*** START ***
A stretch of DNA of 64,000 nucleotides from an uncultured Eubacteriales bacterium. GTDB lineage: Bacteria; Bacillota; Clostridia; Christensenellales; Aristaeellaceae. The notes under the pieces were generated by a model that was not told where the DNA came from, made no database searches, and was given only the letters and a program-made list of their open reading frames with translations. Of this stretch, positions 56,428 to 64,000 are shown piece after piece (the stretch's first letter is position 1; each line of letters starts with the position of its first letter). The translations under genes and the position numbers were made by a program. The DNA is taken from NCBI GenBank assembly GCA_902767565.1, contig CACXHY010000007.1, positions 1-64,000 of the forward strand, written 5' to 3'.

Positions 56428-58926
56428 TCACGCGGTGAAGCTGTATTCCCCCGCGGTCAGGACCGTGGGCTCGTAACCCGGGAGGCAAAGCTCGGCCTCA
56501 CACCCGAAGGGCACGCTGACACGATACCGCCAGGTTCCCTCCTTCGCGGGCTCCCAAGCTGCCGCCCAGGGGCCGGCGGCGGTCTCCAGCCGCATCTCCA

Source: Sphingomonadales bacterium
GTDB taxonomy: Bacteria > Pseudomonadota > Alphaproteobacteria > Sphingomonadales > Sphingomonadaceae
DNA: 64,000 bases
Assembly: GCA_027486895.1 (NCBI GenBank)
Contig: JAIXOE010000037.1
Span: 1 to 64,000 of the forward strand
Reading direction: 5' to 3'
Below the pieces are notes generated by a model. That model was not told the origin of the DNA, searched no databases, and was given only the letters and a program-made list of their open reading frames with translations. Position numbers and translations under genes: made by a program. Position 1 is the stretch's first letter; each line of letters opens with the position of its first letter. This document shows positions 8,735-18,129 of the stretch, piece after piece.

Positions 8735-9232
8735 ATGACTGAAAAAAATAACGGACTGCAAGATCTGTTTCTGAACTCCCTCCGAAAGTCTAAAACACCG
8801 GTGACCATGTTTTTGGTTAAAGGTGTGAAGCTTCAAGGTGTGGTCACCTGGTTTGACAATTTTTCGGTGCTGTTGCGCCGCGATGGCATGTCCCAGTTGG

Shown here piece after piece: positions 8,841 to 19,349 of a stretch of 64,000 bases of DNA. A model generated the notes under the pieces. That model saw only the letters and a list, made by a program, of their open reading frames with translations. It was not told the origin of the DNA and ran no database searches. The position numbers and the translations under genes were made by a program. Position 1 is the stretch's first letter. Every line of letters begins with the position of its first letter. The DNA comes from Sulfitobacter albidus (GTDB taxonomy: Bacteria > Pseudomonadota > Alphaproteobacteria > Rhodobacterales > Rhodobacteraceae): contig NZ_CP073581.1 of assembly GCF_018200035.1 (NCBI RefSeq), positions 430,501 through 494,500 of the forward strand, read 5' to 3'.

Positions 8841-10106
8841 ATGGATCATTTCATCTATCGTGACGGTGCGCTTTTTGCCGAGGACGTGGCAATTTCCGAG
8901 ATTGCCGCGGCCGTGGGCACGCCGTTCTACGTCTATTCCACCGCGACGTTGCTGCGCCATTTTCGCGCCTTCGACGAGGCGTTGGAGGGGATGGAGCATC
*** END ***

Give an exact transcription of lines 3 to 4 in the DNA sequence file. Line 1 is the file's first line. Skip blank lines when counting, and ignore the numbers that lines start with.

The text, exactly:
56428 TCACGCGGTGAAGCTGTATTCCCCCGCGGTCAGGACCGTGGGCTCGTAACCCGGGAGGCAAAGCTCGGCCTCA
56501 CACCCGAAGGGCACGCTGACACGATACCGCCAGGTTCCCTCCTTCGCGGGCTCCCAAGCTGCCGCCCAGGGGCCGGCGGCGGTCTCCAGCCGCATCTCCA